steeks and swants

Anatolia by Marie Wallin

So, have you seen Rowan Magazine 54 yet? I finally got my hands on a copy yesterday and there are some wonderful designs in there. My two favourites are probably Anatolia by Marie Wallin – a beautifully luscious yoked sweater knit up in rich shades of Felted Tweed – and Sarah Hatton’s Melissa – a neat and eminently wearable wee gansey.

Melissa by Sarah Hatton

As previously mentioned, I have a design in the Magazine for the first time (woohoo!) and Rowan have also kindly included a profile of me and my work in this issue.



Additionally, I have written an editorial feature about knitting in the round and steeking, and produced a steeking how-to for this issue of the magazine. My tutorial includes instructions for crocheted and machine-sewn steeks, while my feature explores different technical aspects of chopping up your knitting, along with the history and etymology of the steek (did you know, for example that in Scots ‘to steek’ actually means to close or fasten, rather than to cut open?)

As part of my research for the feature, I had a chat with lovely Stephen West. I am a great admirer of Stephen’s approach to design, and really love his style, and I was blown away by the steeked sweater-pants that he began to make last year out of his Amsterdam thrift-shop finds.


For the feature, Stephen sent me some fabulous images of a pair of SWANTS (Sweater-Pants) that he’d whipped up from a vintage Setesdal sweater, but as these didn’t make Rowan’s final selection for the magazine, I can (with his permission) show them to you here.


For me, Stephen’s SWANTS really sum up the approach to steeking which I have tried to get across in the the feature – viz – to just go for it and have fun . . .


I love the SWANTS!

If you’d like to have a go at steeking and refashioning your own pair of SWANTS, Stephen tells me that a tutorial or two will be forthcoming on his blog this Autumn. Thanks, Stephen!


Ok, before I begin, allow me a moment: I think that this is probably the best photograph I have seen of myself in ages. I like it because I look comfortable and physically capable — concepts which, a couple of years ago seemed totally unimaginable. Few people seem to talk about just how bloody uncomfortable it is living in a body that has had a stroke. I am happy to say that this discomfort abates somewhat as time goes on . . . Anyway, for a multitude of reasons, I would heartily recommend a trike to anyone with neurological weakness or balance problems. I love it as you can see . . .

Now I have got that shot of me, wildly gurning, out of the way, I can tell you about the cardigan.

It uses the same motifs as the Peerie Flooers designs, and its name is Bláithín, which means, in Irish “little flower.”

It is knit Donegal yarns, “Soft Donegal” – a squooshy, nubbly, and richly saturated tweed.

It is knit in one piece, and then steeked up the centre. Design features include inset pockets, steek sandwich facings, and i-cord buttonholes.

If you look carefully at the centre right of the photograph above, you’ll see a buttonhole. You’ll also note that there is i-cord around the cuffs and pocket tops. Yes, I do like my i-cord . . .

The i-cord edging is added after all the knitting is complete; it is worked all in one piece, all the way around the cardigan. Here is a shot of the edging worked along the “steek sandwich” buttonband. . .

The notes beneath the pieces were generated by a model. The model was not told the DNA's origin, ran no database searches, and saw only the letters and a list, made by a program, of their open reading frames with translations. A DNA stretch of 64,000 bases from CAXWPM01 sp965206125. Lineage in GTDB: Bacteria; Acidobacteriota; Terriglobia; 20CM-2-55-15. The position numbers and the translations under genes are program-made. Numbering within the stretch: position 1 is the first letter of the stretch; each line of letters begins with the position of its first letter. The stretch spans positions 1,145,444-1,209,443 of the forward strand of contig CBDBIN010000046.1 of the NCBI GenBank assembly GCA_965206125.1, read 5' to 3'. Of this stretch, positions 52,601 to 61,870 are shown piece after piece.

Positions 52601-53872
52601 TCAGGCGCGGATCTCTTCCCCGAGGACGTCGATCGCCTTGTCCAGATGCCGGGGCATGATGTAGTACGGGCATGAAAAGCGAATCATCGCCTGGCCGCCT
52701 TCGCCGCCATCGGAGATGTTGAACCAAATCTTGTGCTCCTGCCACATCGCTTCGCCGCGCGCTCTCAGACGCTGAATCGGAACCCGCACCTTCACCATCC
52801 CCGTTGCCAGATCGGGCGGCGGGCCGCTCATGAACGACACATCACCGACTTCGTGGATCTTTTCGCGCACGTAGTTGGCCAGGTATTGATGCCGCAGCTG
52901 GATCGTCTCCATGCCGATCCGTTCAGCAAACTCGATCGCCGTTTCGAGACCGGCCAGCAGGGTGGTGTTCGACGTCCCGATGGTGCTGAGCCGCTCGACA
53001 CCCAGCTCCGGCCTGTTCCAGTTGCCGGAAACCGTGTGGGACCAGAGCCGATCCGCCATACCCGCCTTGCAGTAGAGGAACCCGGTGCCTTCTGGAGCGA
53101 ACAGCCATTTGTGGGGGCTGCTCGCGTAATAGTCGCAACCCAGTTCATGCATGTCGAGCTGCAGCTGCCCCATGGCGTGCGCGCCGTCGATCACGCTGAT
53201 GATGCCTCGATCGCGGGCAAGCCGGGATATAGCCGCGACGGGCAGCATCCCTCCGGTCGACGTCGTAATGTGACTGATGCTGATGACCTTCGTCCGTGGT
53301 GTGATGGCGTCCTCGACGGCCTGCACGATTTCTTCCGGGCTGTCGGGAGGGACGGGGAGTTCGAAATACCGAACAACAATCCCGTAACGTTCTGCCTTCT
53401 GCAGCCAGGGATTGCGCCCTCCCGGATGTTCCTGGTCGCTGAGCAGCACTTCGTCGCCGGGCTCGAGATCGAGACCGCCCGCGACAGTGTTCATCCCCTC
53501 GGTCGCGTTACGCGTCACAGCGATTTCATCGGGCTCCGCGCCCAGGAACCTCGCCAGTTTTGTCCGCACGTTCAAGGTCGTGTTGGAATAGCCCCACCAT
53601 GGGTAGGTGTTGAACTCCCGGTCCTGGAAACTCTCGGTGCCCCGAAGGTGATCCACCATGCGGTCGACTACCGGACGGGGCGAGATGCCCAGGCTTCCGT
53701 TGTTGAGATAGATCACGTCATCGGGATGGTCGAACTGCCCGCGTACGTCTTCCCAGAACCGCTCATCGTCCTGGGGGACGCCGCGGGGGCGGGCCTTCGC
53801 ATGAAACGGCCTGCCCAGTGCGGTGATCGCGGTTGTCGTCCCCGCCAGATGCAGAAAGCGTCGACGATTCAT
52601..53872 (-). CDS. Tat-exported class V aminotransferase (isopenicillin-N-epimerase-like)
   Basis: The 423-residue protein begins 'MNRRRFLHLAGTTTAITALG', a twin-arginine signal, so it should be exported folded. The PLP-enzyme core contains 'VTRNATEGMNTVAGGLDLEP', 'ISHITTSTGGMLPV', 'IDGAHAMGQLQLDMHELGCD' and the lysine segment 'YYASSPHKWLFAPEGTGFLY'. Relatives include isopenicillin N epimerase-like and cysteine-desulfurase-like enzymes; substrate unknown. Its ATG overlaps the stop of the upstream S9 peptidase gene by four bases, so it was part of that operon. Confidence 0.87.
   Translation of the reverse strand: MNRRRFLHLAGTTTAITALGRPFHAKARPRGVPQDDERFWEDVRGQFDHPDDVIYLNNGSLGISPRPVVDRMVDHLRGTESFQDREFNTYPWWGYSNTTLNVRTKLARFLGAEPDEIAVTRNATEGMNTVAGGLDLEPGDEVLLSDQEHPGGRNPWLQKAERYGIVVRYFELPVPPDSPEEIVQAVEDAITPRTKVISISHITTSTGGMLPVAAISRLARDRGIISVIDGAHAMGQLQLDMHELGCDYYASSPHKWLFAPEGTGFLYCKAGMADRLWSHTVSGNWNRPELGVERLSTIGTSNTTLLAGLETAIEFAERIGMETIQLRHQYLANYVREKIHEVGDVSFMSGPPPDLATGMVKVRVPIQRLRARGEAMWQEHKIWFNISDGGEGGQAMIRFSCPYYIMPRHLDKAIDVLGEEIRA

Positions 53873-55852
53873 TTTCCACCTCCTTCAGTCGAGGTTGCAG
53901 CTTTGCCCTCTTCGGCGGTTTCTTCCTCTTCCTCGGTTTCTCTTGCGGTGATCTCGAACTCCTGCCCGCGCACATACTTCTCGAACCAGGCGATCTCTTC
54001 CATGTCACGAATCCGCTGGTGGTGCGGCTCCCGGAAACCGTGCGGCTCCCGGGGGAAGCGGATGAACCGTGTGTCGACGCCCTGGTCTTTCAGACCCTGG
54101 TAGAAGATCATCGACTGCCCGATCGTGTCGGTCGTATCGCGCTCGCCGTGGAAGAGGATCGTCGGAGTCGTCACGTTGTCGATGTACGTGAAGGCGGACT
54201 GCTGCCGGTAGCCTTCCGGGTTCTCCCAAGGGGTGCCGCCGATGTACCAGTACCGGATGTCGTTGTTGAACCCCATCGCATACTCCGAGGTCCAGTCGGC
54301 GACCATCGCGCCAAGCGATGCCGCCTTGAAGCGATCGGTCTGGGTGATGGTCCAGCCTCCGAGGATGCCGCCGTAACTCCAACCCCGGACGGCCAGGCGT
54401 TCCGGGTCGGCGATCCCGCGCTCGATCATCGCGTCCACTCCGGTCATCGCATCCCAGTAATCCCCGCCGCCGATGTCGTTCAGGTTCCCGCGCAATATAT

Here is the edging on the inside of the cardigan, so that you can see the sandwich from the reverse, together with a buttonhole . . .

. . .and here is a buttonhole in action.

One of my aims with this design was for it to be as accessible as possible not only to those knitters who were cautious about steeking, but those who were afraid of colourwork. The yoke design is very simple.

It is also easily-customisable for the more adventurous knitter who would prefer to insert their own yoke design. The pattern repeats are short, and the decreases are worked over a number of plain rows.

Bláithín comes in nine sizes, covering a 30 to a 50 inch bust. The cardigan has a gentle A-line shape and is designed to be worn with 1-2 inches of positive ease. It is soft, warm, and very easy to wear.

Ideal for the novice tricyclist!

The Bláithín pattern is now available, and you’ll find it here or here!

I’ve also designed a wee Bláithín, in babies and girl’s sizes. This pattern will be available very shortly.

That’s all for now – I’m off up North today to look at some wool. See you later!

steeks 1: introduction

This is the first of three posts looking at steeks and how to reinforce, cut, and finish them.

I thought I’d start right at the beginning: what is a steek?

Put simply, a steek is a small bridge of knitted stitches that are additional to the main pattern. This bridge enables the knitter to work seamlessly, and continuously, in the round. (Most knitters find that colourwork is generally much easier to execute in the round because there are no purl rows, and the pace and flow of the work is smoother.) On a design like my Rams and Yowes blanket, the steek bridge means that, instead of knit / purling back and forth, the knitter works the blanket as one large tube. When the knitting is complete, the steek bridge is reinforced, cut down the middle, and the tube is thereby transformed into a flat piece of fabric. Stitches are then picked up around the edges, and an envelope facing is created which contains the cut edges of the steek.

(Helen Stout of Busta, Shetland, knitting a Fairisle gansey).

On garments, steeks can be used to create armscyes, neck openings, pockets, or cardigan fronts. In the photo above, you can see that Helen Stout has steeked the armscyes of this gansey. Later, she will cut the steek , and pick up stitches around the armscye in order to work the sleeves (or edgings, if it is a vest) top-down.

My Tortoise and Hare sweater uses steeks in a similar manner. The knitter works the whole sweater in the round, adding steek bridges for the neck and armscye openings. These are reinforced and cut, sleeves and edgings are added, and the steek facings are turned to the inside of the garment.